Thanks for providing more actionable feedback. Some follow-up questions / comments below:
why isn’t there an actual real-world example of the setup instructions?
The example command in step 4 is a real world command. Are you suggesting we use sample values instead of variable names? We use variable names by design because it prevents people from copy / pasting the command and using as-is.
We tried using sample values in the past and this ended up causing problems because so many people would copy / paste without replacing the sample values. This caused a lot of problems and created support burden.
This is the challenge with documentation. An approach that may benefit some users may cause confusion or be more error prone to other users.
If you have examples of (complex) systems that do a good job documenting installation commands, without being subject to the copy / paste issues described above, please post links so we can take a look and see if there is anything we can learn / borrow.
How are these placeholders related to the inputs to the Github OAuth form filled out in the previous step
The placeholders in the sample command are described in step 3. Do you have any suggestions for making this more clear?
In particular, I don’t see any documentation laying out the core concepts of how drone ci actually works; how it is integrated with Github OAuth exactly; again this sort of stuff is probably obvious to some people, but not to everyone.
Drone does not have its own login. Instead you Login with your GitHub account which is why you have to configure oauth2.
When I run the huge docker run command, I get a hash of some sort as output. What is this output? What did the command do actually?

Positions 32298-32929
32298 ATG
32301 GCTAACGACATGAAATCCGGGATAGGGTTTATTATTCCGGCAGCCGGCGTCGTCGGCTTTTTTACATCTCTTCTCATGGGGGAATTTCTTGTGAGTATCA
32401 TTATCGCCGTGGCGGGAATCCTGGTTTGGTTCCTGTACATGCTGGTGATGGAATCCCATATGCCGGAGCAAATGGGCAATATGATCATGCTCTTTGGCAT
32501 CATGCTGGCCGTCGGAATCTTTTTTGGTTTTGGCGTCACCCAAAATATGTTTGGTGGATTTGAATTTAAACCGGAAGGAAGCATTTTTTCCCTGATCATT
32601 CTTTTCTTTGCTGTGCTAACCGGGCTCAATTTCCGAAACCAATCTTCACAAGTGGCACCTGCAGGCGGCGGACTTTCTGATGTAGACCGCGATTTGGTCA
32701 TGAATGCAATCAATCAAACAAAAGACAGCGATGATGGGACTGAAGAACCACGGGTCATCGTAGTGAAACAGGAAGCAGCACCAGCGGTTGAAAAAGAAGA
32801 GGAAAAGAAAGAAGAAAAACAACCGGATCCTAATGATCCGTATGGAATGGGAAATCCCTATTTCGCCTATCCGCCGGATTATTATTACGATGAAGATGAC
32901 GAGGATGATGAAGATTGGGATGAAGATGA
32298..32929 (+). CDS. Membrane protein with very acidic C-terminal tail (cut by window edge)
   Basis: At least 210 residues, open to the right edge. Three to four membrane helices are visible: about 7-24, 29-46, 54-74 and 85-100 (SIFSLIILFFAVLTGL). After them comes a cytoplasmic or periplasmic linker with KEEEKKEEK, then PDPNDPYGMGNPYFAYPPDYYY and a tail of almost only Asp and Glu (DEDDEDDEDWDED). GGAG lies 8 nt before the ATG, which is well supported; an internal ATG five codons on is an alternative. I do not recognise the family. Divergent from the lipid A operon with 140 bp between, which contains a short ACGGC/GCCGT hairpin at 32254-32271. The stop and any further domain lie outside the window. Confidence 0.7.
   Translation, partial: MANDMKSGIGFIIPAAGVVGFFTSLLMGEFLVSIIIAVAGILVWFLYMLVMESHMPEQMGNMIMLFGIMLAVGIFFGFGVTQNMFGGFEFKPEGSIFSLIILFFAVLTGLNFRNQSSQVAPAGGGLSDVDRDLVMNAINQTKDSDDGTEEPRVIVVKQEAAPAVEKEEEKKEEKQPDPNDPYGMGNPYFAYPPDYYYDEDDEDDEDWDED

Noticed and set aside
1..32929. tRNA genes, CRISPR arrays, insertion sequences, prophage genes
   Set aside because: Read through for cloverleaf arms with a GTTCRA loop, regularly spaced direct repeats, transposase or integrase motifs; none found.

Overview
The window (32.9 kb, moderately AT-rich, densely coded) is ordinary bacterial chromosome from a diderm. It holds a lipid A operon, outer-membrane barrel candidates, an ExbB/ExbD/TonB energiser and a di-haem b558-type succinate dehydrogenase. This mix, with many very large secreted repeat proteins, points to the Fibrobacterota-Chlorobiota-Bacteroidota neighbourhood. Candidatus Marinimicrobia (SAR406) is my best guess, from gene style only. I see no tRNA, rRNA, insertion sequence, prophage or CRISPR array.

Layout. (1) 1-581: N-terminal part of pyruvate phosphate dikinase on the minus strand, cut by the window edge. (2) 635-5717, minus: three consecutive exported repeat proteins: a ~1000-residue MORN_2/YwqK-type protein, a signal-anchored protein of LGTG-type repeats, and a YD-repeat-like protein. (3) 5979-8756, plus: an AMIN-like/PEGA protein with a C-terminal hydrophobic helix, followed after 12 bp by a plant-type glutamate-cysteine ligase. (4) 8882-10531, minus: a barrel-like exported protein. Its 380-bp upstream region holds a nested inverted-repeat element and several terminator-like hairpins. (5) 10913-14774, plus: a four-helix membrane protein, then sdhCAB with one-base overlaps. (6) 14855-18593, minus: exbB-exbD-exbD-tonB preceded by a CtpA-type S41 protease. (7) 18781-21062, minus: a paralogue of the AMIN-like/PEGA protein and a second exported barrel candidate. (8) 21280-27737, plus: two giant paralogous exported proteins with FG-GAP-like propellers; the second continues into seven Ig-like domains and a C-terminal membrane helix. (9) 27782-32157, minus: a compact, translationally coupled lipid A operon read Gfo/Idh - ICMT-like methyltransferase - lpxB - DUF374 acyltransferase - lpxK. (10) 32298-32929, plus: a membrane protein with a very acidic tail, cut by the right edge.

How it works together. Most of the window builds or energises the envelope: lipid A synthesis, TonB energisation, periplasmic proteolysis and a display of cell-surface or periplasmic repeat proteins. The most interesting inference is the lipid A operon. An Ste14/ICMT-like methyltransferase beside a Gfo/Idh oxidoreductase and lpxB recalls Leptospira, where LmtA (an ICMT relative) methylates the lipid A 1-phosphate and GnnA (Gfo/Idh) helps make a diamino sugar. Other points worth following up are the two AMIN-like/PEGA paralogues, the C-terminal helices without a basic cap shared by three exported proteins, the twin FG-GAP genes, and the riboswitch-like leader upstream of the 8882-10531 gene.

The documentation should probably state that a working knowledge of Docker is a prerequisite to installing this software.
it is assumed the user already knows a few things, so the documentation is definitely not beginner friendly.
This is true and we should do a better job of documenting prerequisites.
For dev ops people, I think the succinctness of the documentation is probably well-received; but what about for people that don’t do this sort of thing all the time?
It is important to remember that writing documentation that targets a wide audience requires a significant time investment and takes many iterations. When we write documentation the first draft may not appeal to a broad audience — this is because we are constrained by time and resources, because we may not know enough about our audience and their skill levels, and because we prefer to release early and gather feedback. Over time we collect feedback (like yours) and make improvements to appeal to a wider audience with varying backgrounds and experience levels.